The trains operating in Tokyo are involved in a mass migration movement, as we know them in all the major cities of the world. But in Tokyo, everything seems more crazy than elsewhere. Tokyo’s rush hour moves the populations of whole countries within the confines of the city boundaries every morning and evening. According to the Ministry of Land, Infrastructure, Transport and Tourism the hourly number of passengers increases to nearly 80,000 during morning rush hour. It is a mass migration movement where the density of people on the trains is close to the practical maximum to the point any train ride becomes uncomfortable. For example, 3.5 million people use the station each day, making it the busiest station in the world in terms of passenger numbers.
How to find one’s way in the maze of Japanese train stations? The Japanese railway stations are not great monuments of architecture. Here in Tokyo, there is no Calatrava or architecture agency, but many sobriety. We don’t find these huge new stations as in China, which are very recent and take advantage of the drastic update of the Chinese railway. In Tokyo, the train stations were built over the decades, with the increase of the traffic.
The example of the Shinjuku station is really a incredible collection of separate stations run by seven different companies, all connected together by a myriad of passageways and tunnels. From early morning till late at night incessant streams of people of all ages and types hurry along who knows where. Most foreigners find the place scary, but unaccompanied schoolchildren six year olds can be seen passing through on their way to school, completely unfazed by the tumult around them.
An western resident told: « I used to like riding trains in Japan and even thought it was interesting to watch how everybody manages to navigate all the train lines. Not so much anymore. Sure, compared to most other countries it works, but the crowds… People everywhere. » Another user adds: « While I never felt ‘lost’ the harfest part i found was when coming out of large Stations, even though my guide book told you which exit to take some of the large stations have upwards of 25 exits and finding the one you want is tricky especially with the volume of people, we just decided to ‘get out’ of the Station and see where we were exactly. »
The famous ‘train stuffing’ Taking the train during the rush hour in Tokyo is a traumatic experience suffered by millions of commuters every day. This is where the London commuters must be happy with their daily life, comparing with Tokyo! We all know these famous pictures of the « pushers » on the subway or the suburban trains. It’s not a legend, it’s a reality. A whole population seems to be rushing to one of the 769 railways and bus stations, wait in long queues, cram themselves into overcrowded carriages, fight for breathing space whilst being crushed further into the carriage by uniformed « oshiya » in white gloves, The train is so stuffed with people that you feel like you could not even breathe or move inside the train compartment. The Japanese have a term for this daily challenge: « tsukin jigoku » (commuter hell). Railway networks in Tokyo carry 40 million passengers daily with an average overcrowding ratio of 166% ! Japanese commuters must deploy a refined art to push themselves and enter a train. It looks like a kind of a challenge to reach a rate of 200%. This video must be watched until the end, so much is it explicit …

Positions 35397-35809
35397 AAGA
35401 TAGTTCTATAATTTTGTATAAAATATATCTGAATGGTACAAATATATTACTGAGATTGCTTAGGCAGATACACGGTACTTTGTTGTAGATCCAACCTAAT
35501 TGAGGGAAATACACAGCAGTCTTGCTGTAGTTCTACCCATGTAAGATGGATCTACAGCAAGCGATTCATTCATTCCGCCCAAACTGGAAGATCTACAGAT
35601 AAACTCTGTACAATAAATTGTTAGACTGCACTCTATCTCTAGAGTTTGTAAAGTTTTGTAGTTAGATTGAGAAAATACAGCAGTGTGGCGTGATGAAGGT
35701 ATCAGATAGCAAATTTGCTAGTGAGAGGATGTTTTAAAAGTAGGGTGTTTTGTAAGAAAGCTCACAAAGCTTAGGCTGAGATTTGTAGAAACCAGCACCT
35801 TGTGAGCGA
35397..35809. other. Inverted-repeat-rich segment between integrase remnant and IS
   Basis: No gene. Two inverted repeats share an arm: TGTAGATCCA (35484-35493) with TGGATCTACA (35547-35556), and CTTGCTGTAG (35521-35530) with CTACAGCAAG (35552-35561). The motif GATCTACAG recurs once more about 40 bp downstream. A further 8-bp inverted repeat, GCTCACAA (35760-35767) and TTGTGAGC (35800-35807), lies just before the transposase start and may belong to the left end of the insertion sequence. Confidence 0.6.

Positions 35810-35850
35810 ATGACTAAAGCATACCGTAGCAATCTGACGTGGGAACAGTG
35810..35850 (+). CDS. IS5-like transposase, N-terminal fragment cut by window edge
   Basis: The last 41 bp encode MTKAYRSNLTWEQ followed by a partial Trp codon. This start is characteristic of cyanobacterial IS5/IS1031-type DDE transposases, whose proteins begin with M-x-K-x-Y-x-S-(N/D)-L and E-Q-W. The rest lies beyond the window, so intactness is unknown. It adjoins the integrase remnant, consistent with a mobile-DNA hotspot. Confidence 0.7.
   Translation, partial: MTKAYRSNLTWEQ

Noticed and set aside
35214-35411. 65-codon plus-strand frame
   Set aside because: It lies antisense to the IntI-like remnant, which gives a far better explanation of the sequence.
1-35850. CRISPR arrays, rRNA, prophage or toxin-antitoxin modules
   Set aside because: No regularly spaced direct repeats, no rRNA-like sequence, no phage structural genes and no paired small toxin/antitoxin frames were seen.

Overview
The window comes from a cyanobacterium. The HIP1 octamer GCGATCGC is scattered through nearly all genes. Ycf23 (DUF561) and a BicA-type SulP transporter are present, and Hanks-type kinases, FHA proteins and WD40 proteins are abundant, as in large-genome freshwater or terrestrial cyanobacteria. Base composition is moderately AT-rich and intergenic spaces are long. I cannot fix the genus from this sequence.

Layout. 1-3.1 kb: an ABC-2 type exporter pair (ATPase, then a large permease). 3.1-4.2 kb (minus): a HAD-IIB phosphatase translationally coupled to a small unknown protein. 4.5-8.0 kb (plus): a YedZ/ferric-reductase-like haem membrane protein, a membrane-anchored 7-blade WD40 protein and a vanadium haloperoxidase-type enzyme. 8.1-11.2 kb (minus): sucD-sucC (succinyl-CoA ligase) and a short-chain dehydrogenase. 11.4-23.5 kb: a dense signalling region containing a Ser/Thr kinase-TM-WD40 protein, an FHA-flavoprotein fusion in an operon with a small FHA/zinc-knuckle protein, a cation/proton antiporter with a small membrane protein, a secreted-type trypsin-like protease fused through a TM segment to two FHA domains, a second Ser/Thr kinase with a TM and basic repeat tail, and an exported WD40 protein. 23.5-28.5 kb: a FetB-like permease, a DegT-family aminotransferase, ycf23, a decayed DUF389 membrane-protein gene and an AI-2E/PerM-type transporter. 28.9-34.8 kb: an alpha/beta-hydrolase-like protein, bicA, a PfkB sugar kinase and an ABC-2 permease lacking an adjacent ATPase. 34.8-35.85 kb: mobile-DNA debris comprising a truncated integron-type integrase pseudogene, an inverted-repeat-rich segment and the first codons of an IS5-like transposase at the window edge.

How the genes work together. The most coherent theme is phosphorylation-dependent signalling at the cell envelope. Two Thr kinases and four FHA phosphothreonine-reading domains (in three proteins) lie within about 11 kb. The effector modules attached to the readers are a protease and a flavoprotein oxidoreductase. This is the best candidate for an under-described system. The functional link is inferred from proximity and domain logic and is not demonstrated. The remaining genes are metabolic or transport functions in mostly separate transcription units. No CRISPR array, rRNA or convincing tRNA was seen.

Bad temptations… If this daily compression never degenerates into conflict, it causes however another problem which increases dramatically. ‘Chikan’, the Japanese term for ‘groping’, a catch-all term that covers groping, sexual rubbing and surreptitious mobile phone photography. This become a real scourge in the Japanese city. This is obviously not difficult to understand. Japan’s problem with chikan is widespread. In surveys conducted by train companies, as many as 70 percent of young women say they have been groped, mostly on commuter trains.
So much so that on some lines, railways were obliged to restrain somes cars with access only for women. According the Japan Times, figures from the Metropolitan Police Department show that 1,750 cases of groping or molestation were reported in 2017, of which 30 percent occurred between 7 and 9 a.m. during the morning rush hour. More than 50 percent of sexual harassment cases occurred on trains, the report says, with a further 20 percent occuring in train stations. The Japanese police now send civilians workforces to the most affected lines and have allowed the arrest of ‘gropers’, sometimes specialized gangs.
Despite this, the Tokyo authorities are trying to demonstrate that the city is one of the safest cities in the world. It is obviously recommended that tourists avoid rush hours to visit the city. For those who are in Tokyo for business, it’s something else. Better to choose a hotel not too far from your meeting place. Tokyo also has a network of buses and a flotilla of taxis, but most travellers find that the trains cover all their transportation needs. The incredible interweaving of rail and metro lines has proved its relevance in one of the largest megacities in the world. 🟧